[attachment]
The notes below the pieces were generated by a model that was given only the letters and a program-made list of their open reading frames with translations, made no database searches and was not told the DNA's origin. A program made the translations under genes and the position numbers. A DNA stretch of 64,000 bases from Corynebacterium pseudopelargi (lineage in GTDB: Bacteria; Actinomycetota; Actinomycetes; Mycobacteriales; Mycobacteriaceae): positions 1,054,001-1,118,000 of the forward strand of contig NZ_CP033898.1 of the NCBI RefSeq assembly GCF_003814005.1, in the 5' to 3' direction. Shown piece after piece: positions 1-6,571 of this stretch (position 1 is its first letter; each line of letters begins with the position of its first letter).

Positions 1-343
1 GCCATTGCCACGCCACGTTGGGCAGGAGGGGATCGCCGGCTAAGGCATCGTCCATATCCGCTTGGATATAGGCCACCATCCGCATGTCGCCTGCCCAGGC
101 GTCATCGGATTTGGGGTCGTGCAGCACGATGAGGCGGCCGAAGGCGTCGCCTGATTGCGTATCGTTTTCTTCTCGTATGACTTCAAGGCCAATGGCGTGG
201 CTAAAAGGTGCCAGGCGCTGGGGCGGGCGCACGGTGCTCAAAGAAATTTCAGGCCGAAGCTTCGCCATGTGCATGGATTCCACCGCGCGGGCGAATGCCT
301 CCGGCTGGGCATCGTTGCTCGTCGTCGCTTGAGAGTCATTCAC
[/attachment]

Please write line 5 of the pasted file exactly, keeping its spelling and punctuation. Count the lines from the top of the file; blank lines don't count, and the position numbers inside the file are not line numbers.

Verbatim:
201 CTAAAAGGTGCCAGGCGCTGGGGCGGGCGCACGGTGCTCAAAGAAATTTCAGGCCGAAGCTTCGCCATGTGCATGGATTCCACCGCGCGGGCGAATGCCT